In its broadest sense, “forensic linguistics” covers all areas where law and language intersect:
Legislation; comprehensibility of legal documents; analysis and interpretation of legal texts; legal genres; history of legal languages; legal discourse; multilingual matters in legal contexts; discourse analysis of legal resources; language and disadvantage before the law; language minorities and the legal system; language rights; power and the law; intercultural matters and mediation in legal contexts.
Interviews with vulnerable witnesses; communicative challenges of vulnerable witnesses; police interviews; investigative interviewing; language testing of asylum seekers; bilingual courtrooms and second-language issues; courtroom interpreting; courtroom interaction; courtroom translating; courtroom language; police language; prison language; language addressed to judge and jury in common and civil law courtrooms.
Authorship analysis and attribution; plagiarism; speaker identification and voice comparison; compiling corpora (statements, confessions, suicide notes); computational author identification or profiling; consumer product warnings; language as evidence in civil cases (trademark, contract disputes, defamation, product liability, deceptive trade practices, copyright infringement); dialectology and sociolinguistics; semantics; pragmatics and speech act analysis.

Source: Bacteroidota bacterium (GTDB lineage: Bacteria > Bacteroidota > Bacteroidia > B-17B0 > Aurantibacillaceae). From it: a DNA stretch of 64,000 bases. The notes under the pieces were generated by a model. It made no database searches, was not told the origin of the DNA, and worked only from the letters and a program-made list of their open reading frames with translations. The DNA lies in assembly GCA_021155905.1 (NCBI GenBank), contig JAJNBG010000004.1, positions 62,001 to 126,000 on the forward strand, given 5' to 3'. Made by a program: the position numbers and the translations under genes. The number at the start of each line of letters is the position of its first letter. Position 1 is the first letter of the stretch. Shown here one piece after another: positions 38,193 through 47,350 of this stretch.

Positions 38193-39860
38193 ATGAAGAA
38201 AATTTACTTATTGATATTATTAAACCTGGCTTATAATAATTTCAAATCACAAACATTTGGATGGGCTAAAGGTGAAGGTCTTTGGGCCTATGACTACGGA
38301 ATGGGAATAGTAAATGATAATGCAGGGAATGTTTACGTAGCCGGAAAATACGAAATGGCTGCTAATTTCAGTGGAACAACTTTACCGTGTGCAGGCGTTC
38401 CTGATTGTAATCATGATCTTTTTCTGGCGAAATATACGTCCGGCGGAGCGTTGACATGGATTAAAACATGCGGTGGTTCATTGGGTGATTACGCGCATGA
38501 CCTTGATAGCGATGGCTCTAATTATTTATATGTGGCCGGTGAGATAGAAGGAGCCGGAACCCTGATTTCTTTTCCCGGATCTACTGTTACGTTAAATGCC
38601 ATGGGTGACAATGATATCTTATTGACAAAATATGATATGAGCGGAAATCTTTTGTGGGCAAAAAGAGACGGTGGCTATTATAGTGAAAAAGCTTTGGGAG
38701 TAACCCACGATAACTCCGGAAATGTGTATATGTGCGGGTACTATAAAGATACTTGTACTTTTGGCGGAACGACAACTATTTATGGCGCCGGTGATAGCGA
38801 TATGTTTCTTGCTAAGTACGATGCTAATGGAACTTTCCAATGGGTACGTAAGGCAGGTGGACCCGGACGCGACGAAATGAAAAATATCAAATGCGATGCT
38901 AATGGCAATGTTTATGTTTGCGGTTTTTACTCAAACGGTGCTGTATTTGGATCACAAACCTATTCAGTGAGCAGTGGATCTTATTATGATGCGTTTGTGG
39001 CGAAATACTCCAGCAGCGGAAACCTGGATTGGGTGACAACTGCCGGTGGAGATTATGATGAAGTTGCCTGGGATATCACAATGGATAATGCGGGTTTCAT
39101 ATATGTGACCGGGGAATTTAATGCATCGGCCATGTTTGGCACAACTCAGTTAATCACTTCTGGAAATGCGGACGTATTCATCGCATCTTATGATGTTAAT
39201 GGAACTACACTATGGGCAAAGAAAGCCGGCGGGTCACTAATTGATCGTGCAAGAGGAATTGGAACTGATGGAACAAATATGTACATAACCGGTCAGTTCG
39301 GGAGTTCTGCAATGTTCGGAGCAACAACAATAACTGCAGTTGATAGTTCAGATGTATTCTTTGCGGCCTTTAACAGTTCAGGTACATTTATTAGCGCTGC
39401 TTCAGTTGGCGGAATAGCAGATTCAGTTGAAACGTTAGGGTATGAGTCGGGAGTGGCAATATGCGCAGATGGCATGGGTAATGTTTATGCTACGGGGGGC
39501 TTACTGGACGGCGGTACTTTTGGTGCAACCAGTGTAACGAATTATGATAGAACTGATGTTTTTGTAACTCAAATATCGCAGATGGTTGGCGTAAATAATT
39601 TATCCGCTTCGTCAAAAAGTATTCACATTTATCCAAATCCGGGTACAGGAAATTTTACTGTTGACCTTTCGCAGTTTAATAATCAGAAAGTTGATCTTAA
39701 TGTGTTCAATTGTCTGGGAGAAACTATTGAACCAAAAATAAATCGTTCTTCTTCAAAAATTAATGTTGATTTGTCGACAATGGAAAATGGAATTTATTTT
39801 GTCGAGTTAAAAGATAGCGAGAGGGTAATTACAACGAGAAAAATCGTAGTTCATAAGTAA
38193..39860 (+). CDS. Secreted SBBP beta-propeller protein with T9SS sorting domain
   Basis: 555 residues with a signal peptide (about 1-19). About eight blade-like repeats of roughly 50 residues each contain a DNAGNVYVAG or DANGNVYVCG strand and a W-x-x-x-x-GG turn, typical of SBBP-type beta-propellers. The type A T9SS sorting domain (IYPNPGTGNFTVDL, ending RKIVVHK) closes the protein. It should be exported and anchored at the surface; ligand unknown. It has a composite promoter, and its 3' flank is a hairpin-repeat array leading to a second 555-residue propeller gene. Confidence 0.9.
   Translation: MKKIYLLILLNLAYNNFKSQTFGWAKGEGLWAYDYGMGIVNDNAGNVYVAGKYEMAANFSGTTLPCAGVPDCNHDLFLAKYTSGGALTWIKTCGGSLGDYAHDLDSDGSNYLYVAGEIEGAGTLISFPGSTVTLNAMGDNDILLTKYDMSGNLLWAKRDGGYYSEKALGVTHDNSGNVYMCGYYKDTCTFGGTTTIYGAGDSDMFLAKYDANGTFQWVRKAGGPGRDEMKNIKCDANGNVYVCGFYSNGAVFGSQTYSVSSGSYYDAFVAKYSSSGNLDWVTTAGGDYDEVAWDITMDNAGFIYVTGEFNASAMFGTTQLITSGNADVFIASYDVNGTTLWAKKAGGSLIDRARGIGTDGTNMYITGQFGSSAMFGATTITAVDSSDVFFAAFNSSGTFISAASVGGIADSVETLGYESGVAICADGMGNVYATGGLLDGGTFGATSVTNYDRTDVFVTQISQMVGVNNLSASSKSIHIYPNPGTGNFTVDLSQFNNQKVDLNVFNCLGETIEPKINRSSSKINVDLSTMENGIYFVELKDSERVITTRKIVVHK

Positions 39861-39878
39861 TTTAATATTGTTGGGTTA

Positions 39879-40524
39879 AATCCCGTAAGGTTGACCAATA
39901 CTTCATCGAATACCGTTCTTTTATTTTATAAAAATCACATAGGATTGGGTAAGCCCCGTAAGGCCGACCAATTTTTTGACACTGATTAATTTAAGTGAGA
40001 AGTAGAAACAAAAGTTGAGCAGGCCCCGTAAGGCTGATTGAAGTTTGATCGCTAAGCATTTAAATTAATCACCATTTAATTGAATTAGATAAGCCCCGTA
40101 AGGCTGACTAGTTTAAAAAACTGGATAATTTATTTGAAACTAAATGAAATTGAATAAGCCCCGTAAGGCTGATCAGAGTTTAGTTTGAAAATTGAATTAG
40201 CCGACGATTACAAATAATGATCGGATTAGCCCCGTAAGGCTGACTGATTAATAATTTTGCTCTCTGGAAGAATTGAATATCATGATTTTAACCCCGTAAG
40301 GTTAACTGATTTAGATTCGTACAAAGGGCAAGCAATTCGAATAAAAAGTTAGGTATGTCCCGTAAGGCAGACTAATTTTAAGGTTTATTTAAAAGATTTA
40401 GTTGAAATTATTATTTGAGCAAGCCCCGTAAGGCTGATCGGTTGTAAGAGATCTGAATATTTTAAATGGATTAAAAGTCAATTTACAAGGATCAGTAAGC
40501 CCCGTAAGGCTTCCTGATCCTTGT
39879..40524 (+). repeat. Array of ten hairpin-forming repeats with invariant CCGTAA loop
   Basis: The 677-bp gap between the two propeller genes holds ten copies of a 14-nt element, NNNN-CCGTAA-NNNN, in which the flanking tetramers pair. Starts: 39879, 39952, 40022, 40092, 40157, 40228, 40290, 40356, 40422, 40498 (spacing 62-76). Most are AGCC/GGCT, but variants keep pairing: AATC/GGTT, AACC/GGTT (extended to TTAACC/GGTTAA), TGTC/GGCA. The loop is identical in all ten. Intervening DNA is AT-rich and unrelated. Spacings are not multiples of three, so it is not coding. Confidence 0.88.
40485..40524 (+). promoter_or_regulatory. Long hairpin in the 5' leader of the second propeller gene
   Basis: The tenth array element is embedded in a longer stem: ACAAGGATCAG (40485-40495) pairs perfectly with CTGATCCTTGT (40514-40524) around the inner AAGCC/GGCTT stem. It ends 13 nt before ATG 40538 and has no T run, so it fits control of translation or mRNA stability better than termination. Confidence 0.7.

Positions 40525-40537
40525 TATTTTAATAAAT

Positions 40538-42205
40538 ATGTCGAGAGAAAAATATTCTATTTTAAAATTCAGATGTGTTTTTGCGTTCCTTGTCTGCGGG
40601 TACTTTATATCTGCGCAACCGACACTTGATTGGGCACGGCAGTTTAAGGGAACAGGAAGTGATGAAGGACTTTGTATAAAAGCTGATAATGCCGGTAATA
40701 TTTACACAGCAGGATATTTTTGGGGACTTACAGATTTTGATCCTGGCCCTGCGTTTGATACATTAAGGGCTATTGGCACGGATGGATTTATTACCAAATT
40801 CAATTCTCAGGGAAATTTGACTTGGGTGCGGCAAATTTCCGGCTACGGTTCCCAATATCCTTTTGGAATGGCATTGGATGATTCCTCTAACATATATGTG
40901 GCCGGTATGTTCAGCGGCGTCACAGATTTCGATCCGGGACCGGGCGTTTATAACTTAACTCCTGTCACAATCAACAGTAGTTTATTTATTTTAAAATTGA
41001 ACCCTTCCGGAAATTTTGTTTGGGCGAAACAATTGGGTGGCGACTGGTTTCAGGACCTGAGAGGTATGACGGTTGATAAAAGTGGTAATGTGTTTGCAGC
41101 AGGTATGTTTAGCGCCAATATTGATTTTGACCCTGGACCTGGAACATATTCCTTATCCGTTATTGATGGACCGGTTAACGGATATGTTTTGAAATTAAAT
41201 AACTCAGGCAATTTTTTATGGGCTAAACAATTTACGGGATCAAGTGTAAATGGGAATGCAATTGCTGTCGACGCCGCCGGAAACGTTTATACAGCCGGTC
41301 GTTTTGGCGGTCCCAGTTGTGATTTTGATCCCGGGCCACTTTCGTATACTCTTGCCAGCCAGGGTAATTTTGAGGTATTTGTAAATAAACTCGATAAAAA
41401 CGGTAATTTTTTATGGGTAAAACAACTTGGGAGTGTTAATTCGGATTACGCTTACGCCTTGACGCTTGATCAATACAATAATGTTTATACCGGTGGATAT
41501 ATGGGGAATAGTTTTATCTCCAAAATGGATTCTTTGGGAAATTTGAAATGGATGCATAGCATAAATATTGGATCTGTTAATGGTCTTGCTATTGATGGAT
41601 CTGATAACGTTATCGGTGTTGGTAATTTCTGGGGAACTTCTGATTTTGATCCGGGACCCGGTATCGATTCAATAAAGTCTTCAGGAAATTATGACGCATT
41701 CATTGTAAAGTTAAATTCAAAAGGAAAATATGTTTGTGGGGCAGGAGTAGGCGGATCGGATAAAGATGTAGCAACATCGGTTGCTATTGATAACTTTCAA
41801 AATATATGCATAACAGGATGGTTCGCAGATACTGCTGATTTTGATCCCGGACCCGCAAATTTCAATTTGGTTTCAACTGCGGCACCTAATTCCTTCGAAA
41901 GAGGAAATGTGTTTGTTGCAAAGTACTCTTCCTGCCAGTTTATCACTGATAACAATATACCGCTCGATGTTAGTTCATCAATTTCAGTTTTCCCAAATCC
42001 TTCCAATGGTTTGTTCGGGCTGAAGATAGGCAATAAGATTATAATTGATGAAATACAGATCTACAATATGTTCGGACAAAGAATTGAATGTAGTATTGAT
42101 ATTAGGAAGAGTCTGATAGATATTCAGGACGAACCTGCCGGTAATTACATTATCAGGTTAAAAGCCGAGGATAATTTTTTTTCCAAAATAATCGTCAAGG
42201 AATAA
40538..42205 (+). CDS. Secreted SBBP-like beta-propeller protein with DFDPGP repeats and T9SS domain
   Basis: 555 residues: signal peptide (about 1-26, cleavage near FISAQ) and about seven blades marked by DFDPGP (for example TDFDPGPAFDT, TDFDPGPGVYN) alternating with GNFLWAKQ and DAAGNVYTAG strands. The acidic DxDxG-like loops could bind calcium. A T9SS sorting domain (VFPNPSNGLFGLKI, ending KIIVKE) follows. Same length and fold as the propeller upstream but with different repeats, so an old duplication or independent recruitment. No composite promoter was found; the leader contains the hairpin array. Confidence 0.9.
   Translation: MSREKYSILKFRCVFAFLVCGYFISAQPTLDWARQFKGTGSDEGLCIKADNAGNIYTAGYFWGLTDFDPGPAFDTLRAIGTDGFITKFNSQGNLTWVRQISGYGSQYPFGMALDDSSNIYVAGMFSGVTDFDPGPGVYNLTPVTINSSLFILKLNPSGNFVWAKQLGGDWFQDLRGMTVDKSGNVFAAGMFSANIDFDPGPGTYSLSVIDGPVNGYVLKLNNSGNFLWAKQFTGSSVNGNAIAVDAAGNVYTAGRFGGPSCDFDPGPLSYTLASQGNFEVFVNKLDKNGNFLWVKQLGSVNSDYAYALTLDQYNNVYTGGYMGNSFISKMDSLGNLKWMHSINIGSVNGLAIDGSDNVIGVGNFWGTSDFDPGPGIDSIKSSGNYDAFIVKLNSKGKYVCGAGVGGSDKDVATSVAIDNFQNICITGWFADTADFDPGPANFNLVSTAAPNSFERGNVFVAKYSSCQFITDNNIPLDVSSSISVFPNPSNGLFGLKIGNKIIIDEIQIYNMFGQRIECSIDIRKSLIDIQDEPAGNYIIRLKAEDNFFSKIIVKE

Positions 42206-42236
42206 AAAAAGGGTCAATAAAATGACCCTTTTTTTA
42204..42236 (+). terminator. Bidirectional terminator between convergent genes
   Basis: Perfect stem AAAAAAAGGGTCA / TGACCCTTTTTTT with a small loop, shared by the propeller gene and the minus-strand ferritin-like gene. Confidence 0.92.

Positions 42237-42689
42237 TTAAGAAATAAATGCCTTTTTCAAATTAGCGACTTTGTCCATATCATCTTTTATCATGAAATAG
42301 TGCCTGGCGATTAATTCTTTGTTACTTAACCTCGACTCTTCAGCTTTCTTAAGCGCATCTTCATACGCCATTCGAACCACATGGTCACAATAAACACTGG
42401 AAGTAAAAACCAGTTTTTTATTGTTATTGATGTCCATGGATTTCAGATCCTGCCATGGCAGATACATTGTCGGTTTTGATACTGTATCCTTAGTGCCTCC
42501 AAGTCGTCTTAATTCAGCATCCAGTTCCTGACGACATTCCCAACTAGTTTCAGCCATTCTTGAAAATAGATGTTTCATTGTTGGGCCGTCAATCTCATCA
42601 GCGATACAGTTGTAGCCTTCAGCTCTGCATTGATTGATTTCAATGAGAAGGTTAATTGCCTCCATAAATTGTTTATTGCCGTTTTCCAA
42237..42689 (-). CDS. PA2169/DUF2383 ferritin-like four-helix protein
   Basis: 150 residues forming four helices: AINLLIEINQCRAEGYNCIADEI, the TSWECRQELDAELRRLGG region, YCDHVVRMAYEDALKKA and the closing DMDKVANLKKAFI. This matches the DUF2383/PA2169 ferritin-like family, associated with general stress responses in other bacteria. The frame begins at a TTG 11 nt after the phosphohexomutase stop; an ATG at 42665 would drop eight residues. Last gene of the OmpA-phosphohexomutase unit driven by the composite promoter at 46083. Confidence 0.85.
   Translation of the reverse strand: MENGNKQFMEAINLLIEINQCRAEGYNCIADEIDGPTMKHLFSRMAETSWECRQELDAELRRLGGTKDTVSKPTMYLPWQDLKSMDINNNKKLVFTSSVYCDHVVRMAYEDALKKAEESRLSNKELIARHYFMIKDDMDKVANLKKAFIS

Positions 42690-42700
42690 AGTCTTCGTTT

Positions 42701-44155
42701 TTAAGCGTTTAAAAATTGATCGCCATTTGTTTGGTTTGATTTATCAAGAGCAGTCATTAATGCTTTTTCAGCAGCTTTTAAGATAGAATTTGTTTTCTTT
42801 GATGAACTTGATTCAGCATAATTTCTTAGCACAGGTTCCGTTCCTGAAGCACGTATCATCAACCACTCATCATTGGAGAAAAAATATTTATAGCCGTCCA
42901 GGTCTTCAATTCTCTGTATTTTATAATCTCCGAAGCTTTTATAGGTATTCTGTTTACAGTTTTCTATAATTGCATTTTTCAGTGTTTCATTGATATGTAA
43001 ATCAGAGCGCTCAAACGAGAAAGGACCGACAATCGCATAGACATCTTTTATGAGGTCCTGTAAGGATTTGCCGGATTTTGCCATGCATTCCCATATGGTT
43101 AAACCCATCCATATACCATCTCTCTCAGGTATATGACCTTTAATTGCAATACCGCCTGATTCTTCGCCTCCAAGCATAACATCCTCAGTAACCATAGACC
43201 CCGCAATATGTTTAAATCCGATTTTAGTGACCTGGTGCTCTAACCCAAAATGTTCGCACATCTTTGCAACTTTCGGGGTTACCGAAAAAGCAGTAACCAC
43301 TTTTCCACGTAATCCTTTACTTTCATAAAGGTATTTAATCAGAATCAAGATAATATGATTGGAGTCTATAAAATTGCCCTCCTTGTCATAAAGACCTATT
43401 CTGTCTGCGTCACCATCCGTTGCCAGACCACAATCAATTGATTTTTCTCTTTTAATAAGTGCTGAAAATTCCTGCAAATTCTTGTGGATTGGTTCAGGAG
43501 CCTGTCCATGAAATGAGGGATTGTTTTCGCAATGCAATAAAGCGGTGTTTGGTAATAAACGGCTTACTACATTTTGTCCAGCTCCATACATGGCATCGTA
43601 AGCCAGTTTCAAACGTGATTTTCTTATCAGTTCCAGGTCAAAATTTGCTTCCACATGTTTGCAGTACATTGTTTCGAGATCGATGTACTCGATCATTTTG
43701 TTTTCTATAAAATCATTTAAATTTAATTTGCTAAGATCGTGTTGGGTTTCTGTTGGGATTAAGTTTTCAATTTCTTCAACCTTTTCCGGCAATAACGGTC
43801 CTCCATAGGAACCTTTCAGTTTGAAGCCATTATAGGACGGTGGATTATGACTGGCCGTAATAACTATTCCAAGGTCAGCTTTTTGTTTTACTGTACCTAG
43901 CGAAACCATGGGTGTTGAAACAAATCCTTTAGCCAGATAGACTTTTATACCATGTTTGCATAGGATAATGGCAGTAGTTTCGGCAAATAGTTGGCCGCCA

Practice and ethics of expert testimony; presentation of linguistic evidence; linguists as expert witnesses; teaching/testing of forensic linguistics/language and law; language education for law professionals.
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Dr Karen McAuliffe's (@dr_KMcA) latest article for @OpenAccessGov explores "The Advocate General at the Court of Justice of the EU: The linguistic aspect" #CJEU @ERC_LLECJ #LLECJ https://www.openaccessgovernment.org/the-linguistic-aspect/74292/
"It started out as an online joke on 4Chan - taking an innocent gesture and pretending there was a hidden meaning behind it, hoping to trick the media and left-leaning people into outrage."
The Aston Institute for Forensic Linguistics Autumn term seminar series.
4-6pm Thursdays, Aston Main Building.
These are all free and open to all - so come along!
NB. We are still on CFL web pages but shiny new Institute pages are on the way.